Let me put this situation boldly. A Clockwork Orange has never been published entire in America. The book I wrote is divided into three sections of seven chapters each. Take out your pocket calculator and you will find that these add up to a total of 21 chapters. 21 is the symbol of human maturity, or used to be, since at 21 you got the vote and assumed adult responsibility. Whatever its symbology, the number 21 was the number I started out with. Novelists of my stamp are interested in what is called arithmology, meaning that numbers have to mean something in human terms when they handle it. The number of chapters is never entirely arbitrary. Just as a musical composer starts off with a vague image of bulk and duration, so a novelist begins with an image of length, and this image is expressed in the number of sections and number of chapters into which the work will be disposed. Those 21 chapters were important to me.

But they were not important to my New York publisher. The book he brought out had only 20 chapters. He insisted on cutting out the 21st. I could, of course, have demurred at this and taken my book elsewhere, but it was considered that he was being charitable in accepting the work at all, and that all other New York, or Boston, publishers would kick out the manuscript on its dog-ear. I needed money back in 1961, even the pittance that I was being offered as an advance, and if the condition of the book's acceptance was also its truncation - well, so be it. So there is a profound difference between A Clockwork Orange as Great Britain knows it and the somewhat slimmer volume that bears the same name in the United States of America.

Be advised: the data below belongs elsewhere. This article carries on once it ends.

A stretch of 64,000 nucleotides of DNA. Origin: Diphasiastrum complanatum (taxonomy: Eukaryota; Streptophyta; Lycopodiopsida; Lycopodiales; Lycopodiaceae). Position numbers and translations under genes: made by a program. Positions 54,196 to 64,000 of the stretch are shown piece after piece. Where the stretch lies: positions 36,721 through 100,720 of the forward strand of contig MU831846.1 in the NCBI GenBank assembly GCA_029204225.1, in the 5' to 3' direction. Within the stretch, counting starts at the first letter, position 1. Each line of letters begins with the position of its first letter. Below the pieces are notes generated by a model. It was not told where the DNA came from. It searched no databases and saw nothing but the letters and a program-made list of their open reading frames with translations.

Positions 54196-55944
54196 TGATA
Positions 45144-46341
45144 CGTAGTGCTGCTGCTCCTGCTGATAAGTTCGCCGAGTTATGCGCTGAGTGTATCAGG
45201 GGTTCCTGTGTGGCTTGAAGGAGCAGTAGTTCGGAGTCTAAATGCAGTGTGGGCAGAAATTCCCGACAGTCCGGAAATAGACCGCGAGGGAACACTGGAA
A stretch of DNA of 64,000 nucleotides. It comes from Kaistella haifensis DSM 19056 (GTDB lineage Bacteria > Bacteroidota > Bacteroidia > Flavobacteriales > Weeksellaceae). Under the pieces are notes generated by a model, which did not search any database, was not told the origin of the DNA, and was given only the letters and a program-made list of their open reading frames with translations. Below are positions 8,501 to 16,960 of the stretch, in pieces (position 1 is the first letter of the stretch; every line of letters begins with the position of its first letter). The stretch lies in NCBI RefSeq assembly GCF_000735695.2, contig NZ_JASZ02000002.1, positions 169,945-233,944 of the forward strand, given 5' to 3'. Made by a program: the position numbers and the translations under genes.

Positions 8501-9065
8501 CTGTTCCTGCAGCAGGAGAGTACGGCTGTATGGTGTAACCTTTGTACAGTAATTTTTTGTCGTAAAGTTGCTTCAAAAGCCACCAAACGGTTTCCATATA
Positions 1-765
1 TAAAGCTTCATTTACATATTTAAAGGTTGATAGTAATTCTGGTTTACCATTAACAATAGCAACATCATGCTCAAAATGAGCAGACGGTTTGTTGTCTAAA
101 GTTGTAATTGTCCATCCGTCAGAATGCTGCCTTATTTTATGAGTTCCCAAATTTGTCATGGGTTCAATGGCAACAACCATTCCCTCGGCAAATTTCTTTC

Let us go further. The rest of the world was sold the book out of Great Britain, and so most versions - certainly the French, Italian, Spanish, Catalan, Russian, Hebrew, Romanian, and German translations - have the original 21 chapters. Now when Stanley Kubrick made his film - though he made it in England - he followed the American version and, so it seemed to his audiences outside America, ended the story somewhat prematurely. Audiences did not exactly clamor for their money back, but they wondered why Kubrick left out the denouement. People wrote to me about this - indeed much of my later life has been expended on Xeroxing statements of intention and the frustration of intention - while both Kubrick and my New York publisher coolly bask in the rewards of their misdemeanor. Life is, of course, terrible.